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Water Conservation in the Hot Summer Months

Water Conservation in the Hot Summer Months, Acreage Insights July 2017,
Water conservation is important to both your drinking water and wastewater systems.

Water conservation is important to both your drinking water and wastewater systems. Conservation is also important to help protect your pocket book.

Summer's Increased Water Use
During the warm summer months and the growing season water use tends to increase as we try to help meet water demand of lawns, vegetable gardens, flowers and trees. However our water use inside the house can also tend to increase during the summer months—something we may not always realize. We may create more laundry, take more frequent showers, teenagers may be home during the days instead of at school, combined with other household practices that can increase our water usage.

Increasing your water use in your home can also strain your wastewater system. Your system is designed for a certain “load” of wastewater entering it each day. Not exceeding that amount of wastewater or “load” is key to ensuring that your system operates properly.

If your system’s load is exceeded the system will not be able to effectively treat the wastewater to remove harmful bacteria and other contaminants. The system can become overloaded and result in untreated wastewater rising to the surface and exposing you, surface and groundwater, as well as plants and animals to harmful contaminants.

Tips for Water Conservation in Your Home & Landscape
There are an increasing number of ways to use water more efficiently within our society such as many appliances that are now designed to use smaller amounts of water, low-flow faucets and fixtures, and rain barrels to catch and reuse water outside the home.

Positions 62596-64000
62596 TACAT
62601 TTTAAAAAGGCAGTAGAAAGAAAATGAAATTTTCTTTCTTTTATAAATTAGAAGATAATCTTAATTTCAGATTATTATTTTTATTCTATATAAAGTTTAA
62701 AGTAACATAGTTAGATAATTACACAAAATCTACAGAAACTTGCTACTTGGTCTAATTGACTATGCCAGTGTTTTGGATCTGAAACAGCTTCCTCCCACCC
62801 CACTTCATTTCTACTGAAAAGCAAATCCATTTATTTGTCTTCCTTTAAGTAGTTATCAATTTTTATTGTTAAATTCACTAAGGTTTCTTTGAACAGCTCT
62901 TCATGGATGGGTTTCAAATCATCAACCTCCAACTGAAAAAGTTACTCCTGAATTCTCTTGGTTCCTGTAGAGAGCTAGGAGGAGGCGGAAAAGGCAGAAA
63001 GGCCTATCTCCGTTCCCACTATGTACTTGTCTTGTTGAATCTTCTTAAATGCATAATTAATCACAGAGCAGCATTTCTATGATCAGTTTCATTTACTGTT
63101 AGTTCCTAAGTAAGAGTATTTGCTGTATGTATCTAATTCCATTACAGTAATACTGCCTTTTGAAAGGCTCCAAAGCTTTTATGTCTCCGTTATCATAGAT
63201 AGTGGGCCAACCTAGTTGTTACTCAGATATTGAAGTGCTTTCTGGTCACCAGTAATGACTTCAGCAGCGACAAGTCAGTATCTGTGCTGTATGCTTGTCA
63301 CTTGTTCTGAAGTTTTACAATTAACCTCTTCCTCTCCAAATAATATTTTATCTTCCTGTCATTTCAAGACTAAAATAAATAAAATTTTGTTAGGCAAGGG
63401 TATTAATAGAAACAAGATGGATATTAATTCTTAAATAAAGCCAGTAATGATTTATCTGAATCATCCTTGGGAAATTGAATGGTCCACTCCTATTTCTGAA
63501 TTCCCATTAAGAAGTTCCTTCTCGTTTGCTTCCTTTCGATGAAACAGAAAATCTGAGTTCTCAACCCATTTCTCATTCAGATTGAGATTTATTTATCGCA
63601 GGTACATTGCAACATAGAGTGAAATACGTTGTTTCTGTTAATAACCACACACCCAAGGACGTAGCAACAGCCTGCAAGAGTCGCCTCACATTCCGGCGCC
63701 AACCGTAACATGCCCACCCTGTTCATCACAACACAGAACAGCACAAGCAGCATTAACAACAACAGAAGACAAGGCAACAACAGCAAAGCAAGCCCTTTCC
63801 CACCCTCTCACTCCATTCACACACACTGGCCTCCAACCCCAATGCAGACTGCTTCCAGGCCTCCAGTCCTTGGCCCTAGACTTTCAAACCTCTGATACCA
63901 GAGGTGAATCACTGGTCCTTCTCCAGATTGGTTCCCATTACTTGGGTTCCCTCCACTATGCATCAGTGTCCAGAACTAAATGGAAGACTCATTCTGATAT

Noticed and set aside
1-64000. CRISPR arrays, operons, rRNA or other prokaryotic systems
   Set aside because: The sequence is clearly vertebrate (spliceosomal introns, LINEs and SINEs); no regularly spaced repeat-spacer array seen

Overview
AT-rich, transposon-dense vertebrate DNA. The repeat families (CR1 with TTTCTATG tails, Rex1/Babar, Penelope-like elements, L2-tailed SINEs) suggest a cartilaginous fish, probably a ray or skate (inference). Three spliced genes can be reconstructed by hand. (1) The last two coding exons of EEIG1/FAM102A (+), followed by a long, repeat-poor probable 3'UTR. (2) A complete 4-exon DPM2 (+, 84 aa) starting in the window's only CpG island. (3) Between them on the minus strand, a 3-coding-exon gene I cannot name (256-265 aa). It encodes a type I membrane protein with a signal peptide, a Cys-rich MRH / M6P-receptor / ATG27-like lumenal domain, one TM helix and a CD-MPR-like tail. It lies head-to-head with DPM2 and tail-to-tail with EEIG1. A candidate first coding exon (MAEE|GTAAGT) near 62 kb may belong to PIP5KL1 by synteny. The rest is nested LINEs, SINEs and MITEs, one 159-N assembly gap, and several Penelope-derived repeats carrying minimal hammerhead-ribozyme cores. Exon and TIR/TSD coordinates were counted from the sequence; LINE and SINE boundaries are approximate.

However it is still a good idea to practice good conservation measures both within the home and on your landscape to protect the safety and reliability of your water supply and your system. Developing good conservation habits now can help lower utility and maintenance costs and provide greater insurance for your water supply in years of drought.

You can find many tips for easy ways to can conserve water both inside and out at or

Meghan Sittler
Meghan Sittler
Extension Educator - Domestic Water & Wastewater
Meghan's education includes a master's degree in natural resources with minors in political science and environmental planning. She also has a graduate certification in public policy analysis, as well as undergraduate degrees in environmental studies and anthropology from UNL. Her graduate project was focused on the development of collaborative and adaptive management for the Missouri River.

Sittler began as coordinator of the Lower Platte River Corridor Alliance in December 2008. Prior to that, Sittler worked for the National Park Service as an archaeological technician, an environmental educator with the Lincoln Lancaster County Health Department, an adviser and instructor with the UNL Environmental Studies program and School of Natural Resources and as a research and outreach specialist for the National Drought Mitigation Center. Meghan began her work as a Nebraska Extension Educator focussing on water in 2016.

Lancaster County Extension Office
444 Cherrycreek Rd
Lincoln NE 68528-1591